Men Of Respect

I’ve never seen Joe Macbeth, a 1955 British attempt to adapt the plot of Shakespeare’s Macbeth to a 30s gangster milieu, but I doubt it could be any more heavy-handed and forced than this contemporary New York Mafia melodrama, written and directed by William Reilly, which adopts the same gimmick. The results are full of sound and fury, but not much else. Lots of thunderstorms, abrasive sound effects and music throbbing with vibrato, underlit night scenes, very silly dialogue (Not a man of woman born can do shit to me), and overall portentousness can’t hide the fact that Shakespeare without his language isn’t really Shakespeare, and some strained efforts on the part of John Turturro (in the Macbeth part) to make sense of it all don’t help. With Katherine Borowitz, Dennis Farina, Peter Boyle, Stanley Tucci, Julie Garfield, Lilia Skala, Steven Wright, and a cameo by Rod Steiger. (JR) Read more

Meet The Applegates

Michael Lehmann, the writer-director of Heathers, is back with more facetious satire about the Way We Livethis time a fantasy about mutating giant insects from a Brazilian rain forest disguising themselves as a typical suburban American family (Ed Begley Jr., Stockard Channing, Cami Cooper, and Bobby Jacoby) in an effort to rid the world of humans and their ecological crimes, starting with a local nuclear power plant. The lures of bad human habits confound their plans before they can get very far, although they bump off some of their suburban neighbors to get themselves out of sticky situations. Roughly speaking, this story, coscripted by Redbeard Simmons, bears some relationship to Parents and The ‘Burbs (both much better movies) as well as to Heathers, but Lehmann’s sneering antihumanism, which some critics have called subversive, seems like chic glibness to me; Channing has her moments, however. With Dabney Coleman and Glenn Shadix. (JR) Read more

The Long Walk Home

Sissy Spacek and Whoopi Goldberg star as a well-to-do southern lady and her servant in Montgomery, Alabama, during the bus boycott that launched the civil rights movement in the mid-50s. Thanks to good dialogue and meticulous research involving the place and period, this 1990 drama is much more creditable and authentic than either Mississippi Burning or Driving Miss Daisy, and the self-congratulatory tone of those films is kept to a relative minimumalthough one regrets the degree to which the focus gradually shifts here from Goldberg’s character to Spacek’s, a well-meaning white liberal. The only flaw in the otherwise fine casting and handling of southern accents is in the directing of some of the black actors, including the otherwise effective Goldberg, who curiously are made to seem less southern than the white folks. With Dwight Schultz, Ving Rhames, Dylan Baker (who’s especially good), Erika Alexander, and narration by Mary Steenburgen. Richard Pearce directed from a script by John Cork. (JR) Read more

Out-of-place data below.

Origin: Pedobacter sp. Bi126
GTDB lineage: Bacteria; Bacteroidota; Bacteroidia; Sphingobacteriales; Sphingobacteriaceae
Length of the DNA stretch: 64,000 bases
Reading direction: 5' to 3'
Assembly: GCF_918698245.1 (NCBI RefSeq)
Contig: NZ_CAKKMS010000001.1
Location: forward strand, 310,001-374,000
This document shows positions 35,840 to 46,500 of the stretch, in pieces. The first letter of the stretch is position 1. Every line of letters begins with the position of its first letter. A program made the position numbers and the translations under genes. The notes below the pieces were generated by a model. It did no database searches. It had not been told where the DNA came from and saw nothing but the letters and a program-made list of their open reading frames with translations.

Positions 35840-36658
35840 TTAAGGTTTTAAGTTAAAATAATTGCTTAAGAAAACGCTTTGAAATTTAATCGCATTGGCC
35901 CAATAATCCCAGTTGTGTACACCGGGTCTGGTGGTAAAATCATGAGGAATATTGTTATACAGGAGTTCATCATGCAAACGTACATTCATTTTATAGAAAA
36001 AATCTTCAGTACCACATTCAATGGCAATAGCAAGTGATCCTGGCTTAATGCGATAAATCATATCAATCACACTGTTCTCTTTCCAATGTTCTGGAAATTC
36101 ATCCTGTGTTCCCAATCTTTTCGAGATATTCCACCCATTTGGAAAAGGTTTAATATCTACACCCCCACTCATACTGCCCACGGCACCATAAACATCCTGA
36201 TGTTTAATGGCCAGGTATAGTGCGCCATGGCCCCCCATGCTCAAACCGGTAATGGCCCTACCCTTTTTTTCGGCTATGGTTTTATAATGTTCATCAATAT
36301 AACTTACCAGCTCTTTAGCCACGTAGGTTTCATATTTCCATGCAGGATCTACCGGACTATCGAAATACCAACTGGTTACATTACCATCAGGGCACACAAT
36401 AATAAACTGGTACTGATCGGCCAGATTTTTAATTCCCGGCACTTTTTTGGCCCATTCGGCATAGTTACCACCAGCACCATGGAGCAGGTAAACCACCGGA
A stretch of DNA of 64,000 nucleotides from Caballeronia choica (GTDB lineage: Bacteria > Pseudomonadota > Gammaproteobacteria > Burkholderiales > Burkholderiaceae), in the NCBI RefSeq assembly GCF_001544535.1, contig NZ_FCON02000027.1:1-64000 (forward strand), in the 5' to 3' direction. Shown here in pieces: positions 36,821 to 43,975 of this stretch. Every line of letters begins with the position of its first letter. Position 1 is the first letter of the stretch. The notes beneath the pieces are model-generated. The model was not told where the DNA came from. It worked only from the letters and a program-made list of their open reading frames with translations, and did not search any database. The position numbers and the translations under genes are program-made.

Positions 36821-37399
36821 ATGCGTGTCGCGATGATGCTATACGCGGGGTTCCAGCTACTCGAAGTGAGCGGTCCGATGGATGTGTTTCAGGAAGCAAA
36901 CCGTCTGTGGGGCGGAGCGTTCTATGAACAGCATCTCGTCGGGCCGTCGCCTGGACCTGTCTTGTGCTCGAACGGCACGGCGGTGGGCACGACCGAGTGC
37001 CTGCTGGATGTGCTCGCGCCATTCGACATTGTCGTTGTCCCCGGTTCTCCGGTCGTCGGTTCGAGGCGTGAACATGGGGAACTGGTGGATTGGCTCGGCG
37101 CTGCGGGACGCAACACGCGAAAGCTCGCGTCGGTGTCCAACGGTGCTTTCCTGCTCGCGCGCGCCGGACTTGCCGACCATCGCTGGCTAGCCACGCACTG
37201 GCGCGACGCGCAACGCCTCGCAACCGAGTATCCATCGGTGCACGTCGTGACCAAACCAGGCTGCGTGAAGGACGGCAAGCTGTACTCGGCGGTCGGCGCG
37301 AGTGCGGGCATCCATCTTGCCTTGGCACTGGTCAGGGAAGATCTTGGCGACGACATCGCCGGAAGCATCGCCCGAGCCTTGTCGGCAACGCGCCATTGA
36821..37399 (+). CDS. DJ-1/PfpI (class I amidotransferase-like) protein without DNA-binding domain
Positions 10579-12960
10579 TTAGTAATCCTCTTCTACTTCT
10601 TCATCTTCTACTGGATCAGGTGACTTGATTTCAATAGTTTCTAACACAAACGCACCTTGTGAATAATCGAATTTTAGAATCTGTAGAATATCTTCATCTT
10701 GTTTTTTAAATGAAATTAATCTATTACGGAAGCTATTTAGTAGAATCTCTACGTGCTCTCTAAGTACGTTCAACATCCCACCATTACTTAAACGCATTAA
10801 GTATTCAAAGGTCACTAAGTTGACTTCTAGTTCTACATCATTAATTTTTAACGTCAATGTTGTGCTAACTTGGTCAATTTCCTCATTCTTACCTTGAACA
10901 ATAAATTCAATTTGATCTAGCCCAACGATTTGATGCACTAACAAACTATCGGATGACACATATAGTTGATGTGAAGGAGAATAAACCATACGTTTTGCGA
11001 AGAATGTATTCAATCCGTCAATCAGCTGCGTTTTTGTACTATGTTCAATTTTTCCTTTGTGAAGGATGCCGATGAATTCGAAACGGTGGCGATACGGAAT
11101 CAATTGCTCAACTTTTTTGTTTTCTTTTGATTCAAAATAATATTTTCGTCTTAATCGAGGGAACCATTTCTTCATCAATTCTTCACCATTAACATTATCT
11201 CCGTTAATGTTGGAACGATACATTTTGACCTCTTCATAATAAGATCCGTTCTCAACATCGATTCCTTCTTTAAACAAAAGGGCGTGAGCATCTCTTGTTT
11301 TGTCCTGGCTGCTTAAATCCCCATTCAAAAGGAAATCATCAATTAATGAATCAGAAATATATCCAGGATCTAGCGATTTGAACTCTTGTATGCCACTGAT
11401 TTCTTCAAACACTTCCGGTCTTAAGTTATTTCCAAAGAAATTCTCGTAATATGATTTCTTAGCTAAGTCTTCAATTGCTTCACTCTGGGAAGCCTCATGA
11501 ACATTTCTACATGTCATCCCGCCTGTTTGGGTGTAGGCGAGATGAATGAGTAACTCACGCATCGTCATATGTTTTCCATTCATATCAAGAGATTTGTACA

Life Is A Long Quiet River

This prosaic French comedy with a poetic title, made in 1987, is the first feature of Etienne Chatiliez, who was France’s leading director of TV commercials at the time. One of his best-known ads, for a French hamburger chain, declares, If you’re going to eat shit, then you might as well eat this shit. The same might be said, alas, about this rather heavy-handed satire about an upper-middle-class family and a poor family in a small town who discover that 12 years earlier two of their children (Valerie Lalande and Benoit Magimel) were switched shortly after birth by a nurse taking revenge on her lover (Daniel Gelin), the doctor who delivered both babies. An experimental documentary on a similar subject, Francoise Romand’s Mix-up, is one of the great films of the 80s; Chatiliez’s film is basically a glib sleaze item that suggests most of John Waters’s limitations while providing relatively little of his wit. Most of the laughs are provided by strident overdefinition of the lifestyles of the two families and the complications that ensue after the 12-year-olds are switched a second time. With Helene Vincent, Andre Wilms, Catherine Hiegel, Catherine Jacob, and Patrick Bouchitey. (JR) Read more